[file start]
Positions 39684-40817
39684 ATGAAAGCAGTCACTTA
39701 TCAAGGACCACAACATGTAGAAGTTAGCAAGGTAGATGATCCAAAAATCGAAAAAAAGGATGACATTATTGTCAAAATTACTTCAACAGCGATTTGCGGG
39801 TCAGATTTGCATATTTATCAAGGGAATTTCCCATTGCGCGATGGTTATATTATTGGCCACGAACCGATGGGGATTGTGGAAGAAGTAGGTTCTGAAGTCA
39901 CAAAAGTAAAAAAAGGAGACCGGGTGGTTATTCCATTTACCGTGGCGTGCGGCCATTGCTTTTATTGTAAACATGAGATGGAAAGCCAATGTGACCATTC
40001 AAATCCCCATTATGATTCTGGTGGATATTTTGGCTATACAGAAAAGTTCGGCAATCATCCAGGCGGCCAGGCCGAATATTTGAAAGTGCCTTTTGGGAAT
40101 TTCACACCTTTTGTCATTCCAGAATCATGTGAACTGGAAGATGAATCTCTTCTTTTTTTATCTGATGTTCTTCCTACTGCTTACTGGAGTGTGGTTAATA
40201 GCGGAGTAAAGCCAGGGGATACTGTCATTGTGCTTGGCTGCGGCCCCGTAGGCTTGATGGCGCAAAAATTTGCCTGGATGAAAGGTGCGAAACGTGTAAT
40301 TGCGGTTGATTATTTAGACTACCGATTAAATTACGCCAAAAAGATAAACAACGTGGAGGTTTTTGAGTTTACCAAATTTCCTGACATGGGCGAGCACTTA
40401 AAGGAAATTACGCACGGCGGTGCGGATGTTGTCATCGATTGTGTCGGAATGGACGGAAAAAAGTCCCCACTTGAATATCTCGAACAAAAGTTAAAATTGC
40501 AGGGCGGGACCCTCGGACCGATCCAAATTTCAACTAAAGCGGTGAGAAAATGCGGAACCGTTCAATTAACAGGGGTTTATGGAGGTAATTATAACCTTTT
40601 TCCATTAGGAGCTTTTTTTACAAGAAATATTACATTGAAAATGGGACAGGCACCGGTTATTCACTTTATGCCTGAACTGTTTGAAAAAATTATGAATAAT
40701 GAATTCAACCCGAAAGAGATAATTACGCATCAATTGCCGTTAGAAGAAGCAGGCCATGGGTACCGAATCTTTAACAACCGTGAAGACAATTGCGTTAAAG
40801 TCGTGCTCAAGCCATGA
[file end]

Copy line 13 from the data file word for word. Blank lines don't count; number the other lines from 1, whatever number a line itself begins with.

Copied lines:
40701 GAATTCAACCCGAAAGAGATAATTACGCATCAATTGCCGTTAGAAGAAGCAGGCCATGGGTACCGAATCTTTAACAACCGTGAAGACAATTGCGTTAAAG